Just how bad are things for teachers?


My wife and I had dinner in a Vineyard restaurant last week. Our waitress, a very pleasant young woman, appeared to be in her mid-20s. In a short conversation as we were finishing up, we discovered that she was a first grade teacher on the Island. That’s her full-time job, but she was also working as a waitress four nights a week (and waitressing full-time during summers). 

For me, this was déjà vu, because nearly 40 years ago, my very first report for the “MacNeil/Lehrer NewsHour” introduced viewers to teachers holding down part-time jobs while also teaching full-time. We filmed it in McMinnville, Ore., and I still recall the high school English teacher who worked in a 7-11, where he often encountered his students, now his customers. That was in 1984.

The young woman last night and the man from Oregon are hardly unique. Overall, about 20 percent of teachers hold second jobs during the school year, accounting for roughly 9 percent of their annual income. According to the Bureau of Labor Statistics, teachers are about three times as likely as other U.S. workers to moonlight. (Another study provides a precise number, 17 percent.)

However, if you factor in part-time jobs within the school system, like coaching, teaching evening classes, or even driving a school bus, then an astonishing 59 percent of teachers are working part-time to supplement what they earn as full-time teachers, according to the Economic Policy Institute (EPI). The authors of that article, economists Emma García and Elaine Weiss write, “Moonlighting can increase stress and drive disengagement, as teachers are forced to juggle multiple schedules and have their family and leisure time reduced. And if moonlighting occurs outside the school system, the challenges of juggling the extra work are likely greater.” 

How bad are things for teachers? “In about half of all U.S. states, the average teacher does not even earn a living wage needed to support a family,” according to the National Association of State Boards of Education. 

Garcia and Weiss believe that economic stress is driving teachers out of the field; public awareness of this situation helps explain both the current teacher shortage and also the drop in enrollment in teacher-training programs. 

And it’s not as if teachers have tons of extra time to spend on part-time jobs, because public school teachers also often work more than the average 39.4 hours a week required by their employment contracts. In 2020–21, teachers worked 52 hours a week on average, 25.2 of those hours teaching. (And if you are now thinking that “only” five hours a day teaching children is a walk in the park, you obviously have never been a teacher!)

Teacher salaries have not kept up with inflation. An NEA report released in the spring of 2022 reports that teacher salaries, adjusted for inflation, decreased by around 3.9 percent during the past decade.

And according to the newspaper Education Week, “Teachers are also working under a ‘pay penalty,’ an economic concept meaning they earn lower weekly wages and receive lower overall compensation for their work than similar college-educated peers, according to the Economic Policy Institute. That penalty reached a record high in 2021, with teachers earning 76.5 cents on the dollar compared with their peers.”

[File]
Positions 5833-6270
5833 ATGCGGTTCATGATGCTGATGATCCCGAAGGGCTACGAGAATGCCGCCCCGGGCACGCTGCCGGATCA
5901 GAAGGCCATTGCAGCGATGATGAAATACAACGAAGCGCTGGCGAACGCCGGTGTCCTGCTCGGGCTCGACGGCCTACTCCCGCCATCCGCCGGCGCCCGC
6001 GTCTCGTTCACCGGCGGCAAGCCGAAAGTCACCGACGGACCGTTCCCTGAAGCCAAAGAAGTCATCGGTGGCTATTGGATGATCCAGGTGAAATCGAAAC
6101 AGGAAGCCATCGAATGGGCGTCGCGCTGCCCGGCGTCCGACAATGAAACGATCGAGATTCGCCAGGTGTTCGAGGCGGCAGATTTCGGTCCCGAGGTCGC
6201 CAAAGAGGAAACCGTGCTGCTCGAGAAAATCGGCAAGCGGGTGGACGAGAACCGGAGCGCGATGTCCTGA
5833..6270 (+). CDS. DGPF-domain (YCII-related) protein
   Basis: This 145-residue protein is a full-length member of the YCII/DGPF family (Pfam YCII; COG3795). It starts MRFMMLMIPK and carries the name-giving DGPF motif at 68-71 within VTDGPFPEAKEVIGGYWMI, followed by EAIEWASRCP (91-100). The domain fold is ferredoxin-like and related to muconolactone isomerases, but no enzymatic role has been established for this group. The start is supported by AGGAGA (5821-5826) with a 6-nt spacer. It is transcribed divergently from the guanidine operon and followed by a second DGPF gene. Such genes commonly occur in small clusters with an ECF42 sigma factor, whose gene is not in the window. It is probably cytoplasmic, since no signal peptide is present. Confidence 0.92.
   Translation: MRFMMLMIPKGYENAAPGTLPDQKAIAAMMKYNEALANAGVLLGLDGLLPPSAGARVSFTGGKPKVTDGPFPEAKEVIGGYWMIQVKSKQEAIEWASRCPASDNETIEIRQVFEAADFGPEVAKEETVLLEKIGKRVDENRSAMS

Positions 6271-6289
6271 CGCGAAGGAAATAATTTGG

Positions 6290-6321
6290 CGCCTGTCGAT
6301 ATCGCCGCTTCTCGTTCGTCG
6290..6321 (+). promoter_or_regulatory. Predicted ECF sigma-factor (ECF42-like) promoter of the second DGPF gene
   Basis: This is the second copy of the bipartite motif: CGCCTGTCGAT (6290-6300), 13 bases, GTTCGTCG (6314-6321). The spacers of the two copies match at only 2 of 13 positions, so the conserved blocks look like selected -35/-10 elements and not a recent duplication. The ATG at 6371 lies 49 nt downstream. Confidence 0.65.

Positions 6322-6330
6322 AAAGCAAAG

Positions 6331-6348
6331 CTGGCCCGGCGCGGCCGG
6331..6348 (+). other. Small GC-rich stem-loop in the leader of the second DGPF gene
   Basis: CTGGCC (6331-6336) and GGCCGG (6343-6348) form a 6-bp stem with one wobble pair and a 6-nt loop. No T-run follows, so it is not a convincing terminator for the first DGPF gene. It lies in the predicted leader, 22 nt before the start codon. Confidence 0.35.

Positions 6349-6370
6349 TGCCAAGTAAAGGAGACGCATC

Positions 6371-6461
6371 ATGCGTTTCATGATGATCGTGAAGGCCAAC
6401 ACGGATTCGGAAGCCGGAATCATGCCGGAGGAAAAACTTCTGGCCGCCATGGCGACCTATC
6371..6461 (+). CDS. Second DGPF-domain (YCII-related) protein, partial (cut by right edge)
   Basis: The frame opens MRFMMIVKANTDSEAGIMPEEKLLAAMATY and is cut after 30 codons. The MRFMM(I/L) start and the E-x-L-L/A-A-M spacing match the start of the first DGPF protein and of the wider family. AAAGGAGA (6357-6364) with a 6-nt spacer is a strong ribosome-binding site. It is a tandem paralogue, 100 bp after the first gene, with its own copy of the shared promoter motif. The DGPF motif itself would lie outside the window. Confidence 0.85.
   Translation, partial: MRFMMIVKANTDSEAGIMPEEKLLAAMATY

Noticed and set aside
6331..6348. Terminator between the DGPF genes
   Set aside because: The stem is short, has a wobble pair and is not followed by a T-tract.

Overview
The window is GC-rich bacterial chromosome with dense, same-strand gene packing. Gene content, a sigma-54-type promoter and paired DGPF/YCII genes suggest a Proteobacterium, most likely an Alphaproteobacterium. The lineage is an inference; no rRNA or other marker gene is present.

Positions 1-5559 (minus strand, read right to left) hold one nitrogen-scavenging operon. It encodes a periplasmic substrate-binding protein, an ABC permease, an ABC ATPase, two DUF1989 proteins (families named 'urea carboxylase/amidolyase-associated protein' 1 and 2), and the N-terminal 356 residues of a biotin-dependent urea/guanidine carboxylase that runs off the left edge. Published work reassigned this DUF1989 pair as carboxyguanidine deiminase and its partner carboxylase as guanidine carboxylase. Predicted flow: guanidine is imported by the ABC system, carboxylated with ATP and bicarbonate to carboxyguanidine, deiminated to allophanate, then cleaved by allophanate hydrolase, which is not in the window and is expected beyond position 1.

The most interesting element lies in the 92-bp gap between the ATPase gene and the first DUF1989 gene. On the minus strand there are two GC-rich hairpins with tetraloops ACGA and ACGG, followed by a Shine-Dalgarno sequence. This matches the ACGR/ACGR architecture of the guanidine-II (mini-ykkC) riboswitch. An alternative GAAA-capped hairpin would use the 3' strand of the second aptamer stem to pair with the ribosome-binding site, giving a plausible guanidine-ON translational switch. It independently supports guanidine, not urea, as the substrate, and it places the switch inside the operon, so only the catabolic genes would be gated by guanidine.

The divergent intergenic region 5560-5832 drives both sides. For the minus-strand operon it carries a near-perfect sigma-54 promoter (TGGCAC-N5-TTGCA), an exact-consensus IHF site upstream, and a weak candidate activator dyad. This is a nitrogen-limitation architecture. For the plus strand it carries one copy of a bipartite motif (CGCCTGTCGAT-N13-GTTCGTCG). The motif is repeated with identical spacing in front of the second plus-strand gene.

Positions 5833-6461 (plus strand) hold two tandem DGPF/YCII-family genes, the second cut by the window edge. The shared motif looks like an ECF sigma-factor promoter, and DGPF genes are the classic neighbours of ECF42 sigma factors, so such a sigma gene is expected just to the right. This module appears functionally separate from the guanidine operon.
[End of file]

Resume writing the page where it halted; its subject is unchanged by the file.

Should we have a national minimum teacher salary? Democratic Congresswoman Federica Wilson of Florida believes it’s time. In mid-December she introduced the American Teacher Act, which would provide grants and incentives to increase the minimum K-12 salary to $60,000, with yearly adjustments for inflation. Nationally, the average salary is about $61,000, with many states falling below that dollar amount. But even within a state where the average is above $60,000, the federal law would have a profound impact, because teacher salaries vary widely; for example, here in Massachusetts, the average teacher salary is about $82,000, one of the highest in the nation, but the range is staggering. Ten districts pay more than $100,000, while a few others pay just over $40,000.

Four Island districts are in the top 50: Oak Bluffs (No. 38), $91,687; Tisbury (No. 30), $93,376; Edgartown (No. 8), $100,739; and the M.V. Regional High School District (No. 6), $102,427.

That bill has close to a zero chance of passing the House, now controlled by Republicans, and it’s unclear whether it could pass the Senate. Public education doesn’t have strong and vocal supporters, even though most parents support public schools.

What we are experiencing is the slow death of public education. And should the system die, the autopsy will not say “accidental death,” because the attacks on public education are deliberate. One strategy is to stave the system by cutting spending and diverting dollars to vouchers, private schools, online academies, and for-profit charter schools. The right-wing takeover of local school boards is another piece of this concerted attack.

The unrelenting attacks have taken a toll. In 1999, only 13 percent of adults were “completely dissatisfied” with public schools; today it’s 23 percent. In 2022, only 42 percent of adults said they were either “completely satisfied” or “satisfied” with public schools, a large drop from nearly 50 percent in 2001.

So do we wring our hands, or do we fight back? If you want to fight back, support changes that improve the lives of teachers (and students), by limiting standardized testing and giving teachers more of a say in the curriculum. It’s time to make teaching a true profession, which I have written about on my website, bit.ly/tmerrow.


John Merrow is a former correspondent for “PBS NewsHour” and NPR. He is president and founder of Learning Matters. 


  1. Teachers salaries are a function of supply and demand. When we run out of teachers to meet demand, salaries will go up. Simple.

    • Teacher’s salaries are like everything else, the good ones cost more.
      The Island’s school teachers starting salary is on par with a GED/ESL landscape crew foreman.
      We will never run out of teachers, we will just lower the standards.

  2. Wow, there’s a lot to unpack here as far as it’s relevance to the island. Working two jobs is by no means an anomaly on the island however working only 37 weeks a year for $102K sure is! What is also highly unusual is a job that includes a pension. Yes teachers will pay into a pension but on average what they pay in accounts for a fraction of the number of years they will draw from it. Lets not forget the excellent health and dental benefits and the very generous sick/personal time off. The total compensation including salary, stipends, hours worked , benefits and pension must be included in any review of how well they are paid. Should teachers be paid more? Yes the good ones should yet we don’t really measure that in an effective way. Any parent with children in our school system knows there are excellent teachers who are probably underpaid and some who are woefully overpaid. The first step would be to eliminate the teachers union. Why would someone with a Master’s degree not be smart enough to negotiate their own wage? If they’re not smart enough to do that are they really smart enough to be teaching our children?